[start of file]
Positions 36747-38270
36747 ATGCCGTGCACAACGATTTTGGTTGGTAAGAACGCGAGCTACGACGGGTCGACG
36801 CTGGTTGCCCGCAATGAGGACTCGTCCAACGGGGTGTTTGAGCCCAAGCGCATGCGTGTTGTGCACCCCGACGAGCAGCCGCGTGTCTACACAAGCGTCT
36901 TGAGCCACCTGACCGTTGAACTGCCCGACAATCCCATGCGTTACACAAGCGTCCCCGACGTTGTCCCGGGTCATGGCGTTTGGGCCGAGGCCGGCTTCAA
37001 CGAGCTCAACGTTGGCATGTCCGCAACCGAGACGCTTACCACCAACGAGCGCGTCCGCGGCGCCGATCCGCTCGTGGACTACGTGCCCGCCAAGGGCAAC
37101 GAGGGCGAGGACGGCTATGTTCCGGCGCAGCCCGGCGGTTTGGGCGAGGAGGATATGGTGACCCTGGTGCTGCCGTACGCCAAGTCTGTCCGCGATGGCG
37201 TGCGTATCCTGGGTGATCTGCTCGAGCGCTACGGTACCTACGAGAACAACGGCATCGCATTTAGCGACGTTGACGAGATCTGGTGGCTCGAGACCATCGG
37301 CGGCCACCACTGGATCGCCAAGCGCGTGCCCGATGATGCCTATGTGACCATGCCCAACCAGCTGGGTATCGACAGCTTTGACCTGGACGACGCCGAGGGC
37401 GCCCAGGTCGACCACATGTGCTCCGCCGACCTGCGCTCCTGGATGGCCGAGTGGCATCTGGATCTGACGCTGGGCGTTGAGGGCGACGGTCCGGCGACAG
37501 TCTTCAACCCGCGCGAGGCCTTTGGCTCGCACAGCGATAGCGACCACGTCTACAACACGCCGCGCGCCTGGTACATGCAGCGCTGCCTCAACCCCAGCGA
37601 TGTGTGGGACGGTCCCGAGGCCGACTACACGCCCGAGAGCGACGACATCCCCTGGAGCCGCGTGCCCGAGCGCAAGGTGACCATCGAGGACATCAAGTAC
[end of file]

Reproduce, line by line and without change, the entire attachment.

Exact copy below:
Positions 36747-38270
36747 ATGCCGTGCACAACGATTTTGGTTGGTAAGAACGCGAGCTACGACGGGTCGACG
36801 CTGGTTGCCCGCAATGAGGACTCGTCCAACGGGGTGTTTGAGCCCAAGCGCATGCGTGTTGTGCACCCCGACGAGCAGCCGCGTGTCTACACAAGCGTCT
36901 TGAGCCACCTGACCGTTGAACTGCCCGACAATCCCATGCGTTACACAAGCGTCCCCGACGTTGTCCCGGGTCATGGCGTTTGGGCCGAGGCCGGCTTCAA
37001 CGAGCTCAACGTTGGCATGTCCGCAACCGAGACGCTTACCACCAACGAGCGCGTCCGCGGCGCCGATCCGCTCGTGGACTACGTGCCCGCCAAGGGCAAC
37101 GAGGGCGAGGACGGCTATGTTCCGGCGCAGCCCGGCGGTTTGGGCGAGGAGGATATGGTGACCCTGGTGCTGCCGTACGCCAAGTCTGTCCGCGATGGCG
37201 TGCGTATCCTGGGTGATCTGCTCGAGCGCTACGGTACCTACGAGAACAACGGCATCGCATTTAGCGACGTTGACGAGATCTGGTGGCTCGAGACCATCGG
37301 CGGCCACCACTGGATCGCCAAGCGCGTGCCCGATGATGCCTATGTGACCATGCCCAACCAGCTGGGTATCGACAGCTTTGACCTGGACGACGCCGAGGGC
37401 GCCCAGGTCGACCACATGTGCTCCGCCGACCTGCGCTCCTGGATGGCCGAGTGGCATCTGGATCTGACGCTGGGCGTTGAGGGCGACGGTCCGGCGACAG
37501 TCTTCAACCCGCGCGAGGCCTTTGGCTCGCACAGCGATAGCGACCACGTCTACAACACGCCGCGCGCCTGGTACATGCAGCGCTGCCTCAACCCCAGCGA
37601 TGTGTGGGACGGTCCCGAGGCCGACTACACGCCCGAGAGCGACGACATCCCCTGGAGCCGCGTGCCCGAGCGCAAGGTGACCATCGAGGACATCAAGTAC